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TYPES OF COMPUTER NETWORKS ( PAN, LAN, MAN, WAN )

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Generally, networks are distinguished based on their geographical span. A network can be as small as the distance between your mobile phone and its Bluetooth headphone and as large as the internet itself, covering the whole geographical world.



Personal Area Network

A Personal Area Network (PAN) is the smallest network that is very personal to a user. This may include Bluetooth-enabled devices or infrared-enabled devices. PAN has a connectivity range of up to 10 meters. PAN may include a wireless computer keyboard and mouse, Bluetooth-enabled headphones, wireless printers, and TV remotes.

For example, Piconet is a Bluetooth-enabled Personal Area Network that may contain up to 8 devices connected together in a master-slave fashion.

Local Area Network

LAN provides a useful way of sharing resources between end-users. Resources such as printers, file servers, scanners, and the internet are easily sharable among computers.

LANs are composed of inexpensive networking and routing equipment. It may contain local servers serving file storage and other locally shared applications. It mostly operates on private IP addresses and does not involve heavy routing. LAN works under its own local domain and is controlled centrally.
LAN uses either Ethernet or Token-ring technology. Ethernet is the most widely employed LAN technology and uses Star topology, while Token-ring is rarely seen.
LAN can be wired, wireless, or in both forms at once.

Metropolitan Area Network

The Metropolitan Area Network (MAN) generally expands throughout a city such as cable TV networks. It can be in the form of Ethernet, Token-ring, ATM, or Fiber Distributed Data Interface (FDDI).
Metro Ethernet is a service that is provided by ISPs. This service enables its users to expand their Local Area Networks. For example, MAN can help an organization connect all of its offices in a city.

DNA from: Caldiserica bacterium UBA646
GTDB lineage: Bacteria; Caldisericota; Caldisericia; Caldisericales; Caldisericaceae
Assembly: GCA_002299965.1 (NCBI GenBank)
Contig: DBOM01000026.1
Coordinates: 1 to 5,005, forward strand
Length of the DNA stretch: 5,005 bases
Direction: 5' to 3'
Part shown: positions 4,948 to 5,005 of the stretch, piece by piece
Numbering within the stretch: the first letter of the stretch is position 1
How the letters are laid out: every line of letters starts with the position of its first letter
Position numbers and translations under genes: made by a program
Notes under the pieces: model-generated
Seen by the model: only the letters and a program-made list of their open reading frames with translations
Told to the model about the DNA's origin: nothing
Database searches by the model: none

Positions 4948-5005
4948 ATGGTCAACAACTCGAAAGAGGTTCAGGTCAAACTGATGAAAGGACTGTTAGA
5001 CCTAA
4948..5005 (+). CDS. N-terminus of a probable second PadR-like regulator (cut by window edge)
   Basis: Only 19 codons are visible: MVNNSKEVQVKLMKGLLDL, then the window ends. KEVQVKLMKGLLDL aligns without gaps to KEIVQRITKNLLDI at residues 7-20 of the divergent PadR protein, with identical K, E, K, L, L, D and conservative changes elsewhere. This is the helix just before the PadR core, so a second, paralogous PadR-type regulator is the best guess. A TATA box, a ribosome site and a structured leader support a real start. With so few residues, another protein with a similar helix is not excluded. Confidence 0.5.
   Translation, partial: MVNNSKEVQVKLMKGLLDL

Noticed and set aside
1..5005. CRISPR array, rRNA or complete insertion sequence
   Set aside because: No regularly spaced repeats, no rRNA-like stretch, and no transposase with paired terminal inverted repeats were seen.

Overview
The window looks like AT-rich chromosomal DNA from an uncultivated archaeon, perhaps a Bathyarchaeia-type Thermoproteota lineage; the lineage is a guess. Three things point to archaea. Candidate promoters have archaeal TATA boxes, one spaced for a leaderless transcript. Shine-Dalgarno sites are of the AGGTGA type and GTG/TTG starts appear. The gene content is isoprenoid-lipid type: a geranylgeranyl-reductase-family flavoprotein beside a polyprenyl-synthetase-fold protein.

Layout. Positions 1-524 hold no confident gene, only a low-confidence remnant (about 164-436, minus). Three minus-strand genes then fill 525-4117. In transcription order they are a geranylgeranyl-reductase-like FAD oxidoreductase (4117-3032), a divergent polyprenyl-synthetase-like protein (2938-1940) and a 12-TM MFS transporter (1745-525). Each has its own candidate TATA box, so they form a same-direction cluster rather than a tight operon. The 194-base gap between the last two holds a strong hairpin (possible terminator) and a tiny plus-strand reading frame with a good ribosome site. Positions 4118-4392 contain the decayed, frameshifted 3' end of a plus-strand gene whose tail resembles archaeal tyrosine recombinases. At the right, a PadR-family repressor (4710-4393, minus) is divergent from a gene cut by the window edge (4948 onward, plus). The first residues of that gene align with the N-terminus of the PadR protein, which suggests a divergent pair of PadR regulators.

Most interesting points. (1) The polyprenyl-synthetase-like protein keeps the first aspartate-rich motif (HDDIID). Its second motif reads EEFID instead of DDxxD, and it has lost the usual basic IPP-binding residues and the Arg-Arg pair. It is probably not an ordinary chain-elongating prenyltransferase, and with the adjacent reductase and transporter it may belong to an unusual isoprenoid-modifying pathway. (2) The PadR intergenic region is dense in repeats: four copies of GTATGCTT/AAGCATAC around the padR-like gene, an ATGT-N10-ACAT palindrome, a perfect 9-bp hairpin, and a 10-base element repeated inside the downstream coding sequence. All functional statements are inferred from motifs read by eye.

The backbone of MAN is high-capacity and high-speed fiber optics. MAN works in between Local Area Network and Wide Area Network. MAN provides uplink for LANs to WANs or the internet.

Wide Area Network

As the name suggests, the Wide Area Network (WAN) covers a wide area that may span across provinces and even a whole country. Generally, telecommunication networks are Wide Area networks. These networks provide connectivity to MANs and LANs. Since they are equipped with a very high-speed backbone, WANs use very expensive network equipment.

WAN may use advanced technologies such as Asynchronous Transfer Mode (ATM), Frame Relay, and Synchronous Optical Network (SONET). WAN may be managed by multiple administrations.

Internetwork

A network of networks is called an internetwork, or simply the internet. It is the largest network in existence on this planet. The internet hugely connects all WANs and it can have connections to LANs and Home networks. Internet uses TCP/IP protocol suite and uses IP as its addressing protocol. Present-day, the Internet is widely implemented using IPv4. Because of the shortage of address spaces, it is gradually migrating from IPv4 to IPv6.
The Internet enables its users to share and access an enormous amount of information worldwide. It uses WWW, FTP, email services, audio, and video streaming, etc. On a huge level, the internet works on the Client-Server model.
Internet uses a very high-speed backbone of fiber optics. To inter-connect various continents, fibers are laid undersea known to us as submarine communication cables.
Internet is widely deployed on World Wide Web services using HTML linked pages and is accessible by client software known as Web Browsers. When a user requests a page using some web browser located on some Web Server anywhere in the world, the Web Server responds with the proper HTML page. The communication delay is very low.
Internet is serving many purposes and is involved in many aspects of life. Some of them are:

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